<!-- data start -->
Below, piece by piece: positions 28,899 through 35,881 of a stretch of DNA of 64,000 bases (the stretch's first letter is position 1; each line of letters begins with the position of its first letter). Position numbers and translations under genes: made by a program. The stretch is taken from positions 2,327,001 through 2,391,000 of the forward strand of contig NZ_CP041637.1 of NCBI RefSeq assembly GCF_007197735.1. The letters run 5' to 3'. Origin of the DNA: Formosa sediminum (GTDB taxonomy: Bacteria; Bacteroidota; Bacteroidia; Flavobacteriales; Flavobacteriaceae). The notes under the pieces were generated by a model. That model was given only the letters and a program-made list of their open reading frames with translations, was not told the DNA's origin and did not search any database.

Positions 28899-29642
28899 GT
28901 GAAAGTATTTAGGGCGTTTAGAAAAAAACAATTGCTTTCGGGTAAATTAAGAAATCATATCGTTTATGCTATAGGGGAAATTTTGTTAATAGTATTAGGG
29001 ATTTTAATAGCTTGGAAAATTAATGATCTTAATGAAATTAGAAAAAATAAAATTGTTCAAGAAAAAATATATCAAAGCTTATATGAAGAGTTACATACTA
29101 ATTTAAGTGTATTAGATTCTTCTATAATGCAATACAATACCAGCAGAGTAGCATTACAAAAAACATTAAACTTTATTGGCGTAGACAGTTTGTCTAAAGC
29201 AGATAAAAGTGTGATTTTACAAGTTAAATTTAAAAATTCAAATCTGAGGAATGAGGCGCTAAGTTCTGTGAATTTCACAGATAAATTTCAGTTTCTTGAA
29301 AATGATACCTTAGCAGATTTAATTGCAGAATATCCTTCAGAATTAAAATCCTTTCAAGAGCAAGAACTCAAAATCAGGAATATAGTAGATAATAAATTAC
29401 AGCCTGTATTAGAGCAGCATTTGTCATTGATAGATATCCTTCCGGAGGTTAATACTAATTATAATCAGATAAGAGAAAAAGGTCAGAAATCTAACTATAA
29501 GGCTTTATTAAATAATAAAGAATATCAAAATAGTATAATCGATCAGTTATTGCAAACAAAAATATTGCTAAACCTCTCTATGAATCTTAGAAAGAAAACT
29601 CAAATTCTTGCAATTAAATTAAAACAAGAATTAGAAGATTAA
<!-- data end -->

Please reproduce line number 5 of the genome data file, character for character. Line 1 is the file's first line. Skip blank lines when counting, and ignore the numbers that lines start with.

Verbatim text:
29001 ATTTTAATAGCTTGGAAAATTAATGATCTTAATGAAATTAGAAAAAATAAAATTGTTCAAGAAAAAATATATCAAAGCTTATATGAAGAGTTACATACTA